Helping In Popular Ways (When Helping Hurts – part 10)

In coming to a close about the book "When Helping Hurts" – I want to consider why most help that non-profits and NGOs (Non-Government Organizations) provide is relief rather than rehabilitation and development. 

The authors provide three reasons why most existing organizations are focusing on providing relief.

  1. Many service organizations have a material definition of poverty, so they believe that handouts of material things are the solution to that poverty. Handouts are never the solution to poverty. They provide relief to a temporary emergency, but they do not rescue those in poverty.
  2. Relief is easier to do than development. It is much simpler to drop food out of airplanes or to feed soup than to develop long-lasting, time-consuming relationships with poor people, which may be emotionally exhausting.
  3. It is easier to get raise money for relief than for development. "We fed a thousand people today" sound better to donors than "We hung out and developed relationships with a dozen people today." 

In no way am I (or the authors) insinuating that development help is somehow better than relief help. But it does seem that a majority of help given and pursued by individuals, churches, and donors is often relief. And relief done poorly is most commonly when helping hurts. And when a majority of help given is relief without rehabilitation or development – it will eventually hurt.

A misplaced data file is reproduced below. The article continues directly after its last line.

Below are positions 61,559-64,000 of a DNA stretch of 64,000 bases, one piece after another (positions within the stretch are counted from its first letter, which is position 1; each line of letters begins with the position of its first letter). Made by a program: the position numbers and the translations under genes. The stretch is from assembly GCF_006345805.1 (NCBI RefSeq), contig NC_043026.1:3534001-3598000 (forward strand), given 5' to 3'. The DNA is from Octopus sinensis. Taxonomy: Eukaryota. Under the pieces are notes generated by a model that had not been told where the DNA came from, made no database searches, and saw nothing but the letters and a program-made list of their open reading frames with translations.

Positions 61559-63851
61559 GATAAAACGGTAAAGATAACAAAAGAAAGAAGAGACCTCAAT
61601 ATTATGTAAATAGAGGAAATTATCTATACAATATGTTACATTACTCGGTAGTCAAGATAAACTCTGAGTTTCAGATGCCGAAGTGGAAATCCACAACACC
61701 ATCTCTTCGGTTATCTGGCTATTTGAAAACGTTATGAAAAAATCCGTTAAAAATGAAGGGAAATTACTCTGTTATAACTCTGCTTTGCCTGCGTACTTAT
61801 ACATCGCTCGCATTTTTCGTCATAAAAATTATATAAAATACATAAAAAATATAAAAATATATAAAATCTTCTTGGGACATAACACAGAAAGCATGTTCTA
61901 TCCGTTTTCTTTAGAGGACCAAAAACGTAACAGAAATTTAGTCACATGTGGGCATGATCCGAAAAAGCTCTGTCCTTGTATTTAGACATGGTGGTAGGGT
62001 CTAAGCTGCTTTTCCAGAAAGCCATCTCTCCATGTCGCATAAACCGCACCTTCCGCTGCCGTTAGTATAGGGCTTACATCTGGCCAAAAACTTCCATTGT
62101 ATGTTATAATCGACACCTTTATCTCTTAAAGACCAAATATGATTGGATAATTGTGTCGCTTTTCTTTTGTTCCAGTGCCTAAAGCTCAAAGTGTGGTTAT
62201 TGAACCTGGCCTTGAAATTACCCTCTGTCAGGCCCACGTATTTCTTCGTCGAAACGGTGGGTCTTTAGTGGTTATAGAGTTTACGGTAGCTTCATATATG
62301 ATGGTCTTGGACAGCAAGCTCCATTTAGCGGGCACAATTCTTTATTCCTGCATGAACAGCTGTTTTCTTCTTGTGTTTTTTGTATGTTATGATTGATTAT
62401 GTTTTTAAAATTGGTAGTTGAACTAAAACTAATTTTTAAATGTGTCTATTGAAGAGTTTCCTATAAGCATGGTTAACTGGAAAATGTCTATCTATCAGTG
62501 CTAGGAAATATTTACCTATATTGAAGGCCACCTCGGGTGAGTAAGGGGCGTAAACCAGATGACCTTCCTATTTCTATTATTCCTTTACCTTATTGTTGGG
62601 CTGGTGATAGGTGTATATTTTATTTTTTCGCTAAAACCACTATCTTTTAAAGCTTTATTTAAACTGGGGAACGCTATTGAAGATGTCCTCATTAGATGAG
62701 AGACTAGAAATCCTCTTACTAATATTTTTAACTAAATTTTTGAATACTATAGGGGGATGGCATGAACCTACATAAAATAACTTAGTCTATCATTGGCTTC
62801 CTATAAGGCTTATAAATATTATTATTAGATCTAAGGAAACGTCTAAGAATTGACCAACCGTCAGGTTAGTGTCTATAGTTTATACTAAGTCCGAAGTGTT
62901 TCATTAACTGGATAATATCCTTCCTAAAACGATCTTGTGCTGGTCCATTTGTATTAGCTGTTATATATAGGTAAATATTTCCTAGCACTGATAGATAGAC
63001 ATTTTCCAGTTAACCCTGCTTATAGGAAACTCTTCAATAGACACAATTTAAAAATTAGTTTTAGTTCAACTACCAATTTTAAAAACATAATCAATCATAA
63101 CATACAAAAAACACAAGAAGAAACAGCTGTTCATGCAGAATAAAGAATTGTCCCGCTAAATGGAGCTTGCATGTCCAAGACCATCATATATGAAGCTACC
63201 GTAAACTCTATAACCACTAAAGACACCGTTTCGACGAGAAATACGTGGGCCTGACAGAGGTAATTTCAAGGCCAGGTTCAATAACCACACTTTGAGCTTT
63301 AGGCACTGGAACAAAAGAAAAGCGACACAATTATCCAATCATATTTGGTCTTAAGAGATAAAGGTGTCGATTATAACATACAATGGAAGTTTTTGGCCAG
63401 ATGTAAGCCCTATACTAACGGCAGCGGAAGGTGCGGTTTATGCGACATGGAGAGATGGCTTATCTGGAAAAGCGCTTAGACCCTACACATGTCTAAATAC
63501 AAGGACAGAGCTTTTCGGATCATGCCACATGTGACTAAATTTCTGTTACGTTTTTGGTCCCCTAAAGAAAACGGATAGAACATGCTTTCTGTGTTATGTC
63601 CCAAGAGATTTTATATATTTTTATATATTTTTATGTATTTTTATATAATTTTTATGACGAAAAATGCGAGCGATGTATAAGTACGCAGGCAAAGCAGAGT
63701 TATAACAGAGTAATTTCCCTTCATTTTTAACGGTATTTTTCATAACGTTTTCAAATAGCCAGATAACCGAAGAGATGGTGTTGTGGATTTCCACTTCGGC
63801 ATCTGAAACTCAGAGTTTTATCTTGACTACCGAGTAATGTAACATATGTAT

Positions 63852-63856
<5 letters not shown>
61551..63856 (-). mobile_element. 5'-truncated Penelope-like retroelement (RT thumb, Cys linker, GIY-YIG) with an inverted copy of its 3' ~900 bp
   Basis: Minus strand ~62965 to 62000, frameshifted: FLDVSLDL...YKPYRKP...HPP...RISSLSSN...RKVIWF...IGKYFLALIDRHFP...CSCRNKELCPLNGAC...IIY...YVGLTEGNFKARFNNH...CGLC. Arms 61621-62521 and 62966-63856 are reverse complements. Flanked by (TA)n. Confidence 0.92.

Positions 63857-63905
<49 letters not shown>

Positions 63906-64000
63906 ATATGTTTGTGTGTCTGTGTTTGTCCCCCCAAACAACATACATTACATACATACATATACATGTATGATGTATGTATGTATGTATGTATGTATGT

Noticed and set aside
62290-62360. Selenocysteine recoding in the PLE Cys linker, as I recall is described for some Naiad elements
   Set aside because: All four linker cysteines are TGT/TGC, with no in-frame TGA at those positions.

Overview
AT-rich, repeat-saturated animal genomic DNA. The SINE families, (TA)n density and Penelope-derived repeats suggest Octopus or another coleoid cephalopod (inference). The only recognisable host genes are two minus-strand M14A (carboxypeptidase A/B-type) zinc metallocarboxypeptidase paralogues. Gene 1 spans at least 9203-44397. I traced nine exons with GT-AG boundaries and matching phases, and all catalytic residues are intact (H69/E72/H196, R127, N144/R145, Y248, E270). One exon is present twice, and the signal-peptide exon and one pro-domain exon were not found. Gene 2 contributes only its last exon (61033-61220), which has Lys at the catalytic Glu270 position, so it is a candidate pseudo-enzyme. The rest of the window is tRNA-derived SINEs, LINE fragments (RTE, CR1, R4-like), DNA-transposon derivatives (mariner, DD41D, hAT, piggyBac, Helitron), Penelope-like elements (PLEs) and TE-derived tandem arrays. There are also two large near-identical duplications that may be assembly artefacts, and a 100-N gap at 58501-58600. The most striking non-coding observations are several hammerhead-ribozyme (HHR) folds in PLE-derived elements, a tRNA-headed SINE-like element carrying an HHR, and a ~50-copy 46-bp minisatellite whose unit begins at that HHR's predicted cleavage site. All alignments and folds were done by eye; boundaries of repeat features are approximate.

That is why, as a church, we want to participate most in relief efforts where we know there are those "on the ground" who are committed to rehabilitation and development.

The point is not that relief is bad and we shouldn't give. We need to give more, not less, money to help the poor. But how that money is given and to whom it is given is crucial. We need to look for ways to give money that builds up local organizations and that truly empowers the poor. 

I definitely look back at some mission trips I participated in over the years with regret. Probably the one that comes to my mind most often is when I took a group of twenty or twenty-five teens to Mexico to build two homes. Never did the owners of the homes we were building help us. Their wives and children would come out and thank us and even feed us, but the men of the homes never did. I'm not sure we did that in a way that truly helped their poverty. 

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